About the food of Norway

Sørbotn, the far end of Ramfjorden in Tromsø municipality, Troms, Norway in 2011 October. Photo by Ximonic (Simo Räsänen).

Oh Norway, land of the midnight sun. This is the place to go when the world’s drudgery stifles you… when the world just… sticks to your skin. In Norway, the sky feels a million miles away. The air is crisper, cleaner. Sparkling.

I spent a weekend in Stavanger, Norway in 1998, where I pitched our way to first place in our softball championship.

I remember just breathing, breathing, breathing as deeply as possible. That air – I will always remember it.

A view at the coast of Skibotn, Norway. Photo by Ximonic, Simo Räsänen.

The fjords seemed to know what I was experiencing; these bohemouth rock walls scraped up into the sky as if they wanted to stretch into the beauty themselves – to become a part of the crystalline air.

And it worked.

Praekestolen Geiranger Fjord Norway. Photo by SnapshotsofthePast.com

This was a high school trip so there was also the standard curious experience. Like the odd coincidence that we arrived in late spring when the whole town (or so it seemed) was tipsy. Stumbling, bumbling, tipsy. If I remember correctly, we were told this was a standard part of graduation festivities. I do believe I saw a few bare bottoms courageously rushing through the chilly spring air in search of what , I’m not sure. Something was mentioned about completing silly challenges in order to obtain little tokens that, once earned, were added to graduation caps.

The memory is fuzzy, but pleasant enough. Hopefully some Norwegians can weigh in and tell me what exactly I experienced that weekend.

Norwegian food is altogether wonderful, with a great emphasis on fish and game. The most popular fish include smoked and cured salmon (gravlaks/gravlax [Recipe]). A devoted Knight of the Global Table, Samantha, suggests the gravlax among many other treats on her blog (reindeer stew, anyone?). Her comment on the butter makes me want to hop up and catch the next flight to Norway:

It tastes like you used to imagine butter would tasted back when you were 5 years old and you pretended you were Amish and had an imaginary butter churner.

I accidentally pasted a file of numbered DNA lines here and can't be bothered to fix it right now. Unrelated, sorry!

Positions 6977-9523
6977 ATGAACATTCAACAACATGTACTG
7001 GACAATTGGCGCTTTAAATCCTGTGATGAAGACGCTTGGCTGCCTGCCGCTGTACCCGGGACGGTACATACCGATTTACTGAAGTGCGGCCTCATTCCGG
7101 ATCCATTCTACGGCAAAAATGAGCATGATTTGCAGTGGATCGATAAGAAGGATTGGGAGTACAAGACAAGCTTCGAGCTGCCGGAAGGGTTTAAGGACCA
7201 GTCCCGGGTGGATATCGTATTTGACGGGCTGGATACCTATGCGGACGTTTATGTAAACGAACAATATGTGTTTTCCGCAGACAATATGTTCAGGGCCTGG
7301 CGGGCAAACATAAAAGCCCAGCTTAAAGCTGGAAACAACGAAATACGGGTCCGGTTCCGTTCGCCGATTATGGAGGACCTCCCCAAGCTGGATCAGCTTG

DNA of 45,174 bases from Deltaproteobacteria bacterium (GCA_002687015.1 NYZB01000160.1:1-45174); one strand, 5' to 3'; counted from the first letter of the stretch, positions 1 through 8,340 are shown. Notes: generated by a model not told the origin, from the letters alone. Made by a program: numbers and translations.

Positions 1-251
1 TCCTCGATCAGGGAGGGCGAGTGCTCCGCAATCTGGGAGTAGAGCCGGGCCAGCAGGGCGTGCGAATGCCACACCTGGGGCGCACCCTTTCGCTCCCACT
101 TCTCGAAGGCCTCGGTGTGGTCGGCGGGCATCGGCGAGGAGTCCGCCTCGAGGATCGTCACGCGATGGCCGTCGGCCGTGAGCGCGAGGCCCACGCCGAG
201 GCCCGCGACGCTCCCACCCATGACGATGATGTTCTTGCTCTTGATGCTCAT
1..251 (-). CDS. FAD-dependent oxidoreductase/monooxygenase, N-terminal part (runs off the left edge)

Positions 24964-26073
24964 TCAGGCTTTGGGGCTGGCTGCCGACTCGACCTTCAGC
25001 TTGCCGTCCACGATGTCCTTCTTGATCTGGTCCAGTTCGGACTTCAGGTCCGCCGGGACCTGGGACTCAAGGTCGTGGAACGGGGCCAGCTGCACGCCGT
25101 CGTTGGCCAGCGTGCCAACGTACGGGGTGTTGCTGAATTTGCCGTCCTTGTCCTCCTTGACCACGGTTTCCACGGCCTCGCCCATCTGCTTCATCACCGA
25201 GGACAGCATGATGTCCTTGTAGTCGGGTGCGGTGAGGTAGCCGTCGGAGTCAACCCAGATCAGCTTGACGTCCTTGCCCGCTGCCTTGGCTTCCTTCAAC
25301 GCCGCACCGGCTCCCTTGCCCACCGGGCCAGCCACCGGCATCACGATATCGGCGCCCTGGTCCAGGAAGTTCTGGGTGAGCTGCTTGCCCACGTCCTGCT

A view of Lake Bondhus in Norway, and in the background of the Bondhus Glacier, part of the Folgefonna Glacier. Photo Alchemist-hp.

Seafood doesn’t begin and end with salmon, however. Cod is a mainstay, and served any number of ways including  “tørrfisk” – dried codfish, or Lutefisk which is commonly made with cod dried and steeped in lye. Potatoes seem to be the go-to side, which is fine by me!

Longtime reader and Knight of the Global Table, Mette, recommends a nice summery shrimp party [Recipe]. She says:

In summer, people also enjoy a lot of fresh shrimps, eaten cold and very simply with white bread, butter, mayonnaise and a squish of lemon. The shrimps with their shells and heads on are set on the table in a big bowl, and everyone peels their own as they load their sandwiches – it’s slow and messy eating and very sociable, since the mouths are free to talk until the hands are done with the peeling.

and let’s not forget about mutton:

Although it’s not the perfect season, fårikål (literally, “mutton-in-cabbage”) is another very traditional dish (it was voted our “national dish” in the 70s and has lots of fan clubs around the country).

While this sounds good, my interest really piqued when she brought up dessert…

A typical way to end a meal would be a simple bowl of fresh strawberries or raspberries with liquid cream and a drizzle of sugar, or red currants with a sweet vanilla sauce. It’s actually hard to find red currants in shops, but everyone seems to have a bush in their garden.

For a different sweet treat, lefse is a great classic [a soft flatbread made with potatoes, flour and cream], but it’s usually served with mid-morning or afternoon coffee, not as a dessert. If you make it, by all means eat it with a generous spread of butter and sugar – on its own it’s not very exciting.

Nice and simple, although personally I was drawn to the kransekake, or towering ring cake… an almond based dessert of epic beauty used for weddings and other celebrations popular throughout Scandinavia [Recipe].

Give me a slice of kransekake, a cup of tea, and that way-up-there Norwegian sky? I’m good to go.

Special thanks to Mette and Samantha for their bountiful Norwegian food inspiration. The menu and weekly giveaway will be up tomorrow!

Maps and flag courtesy of CIA World Factbook.


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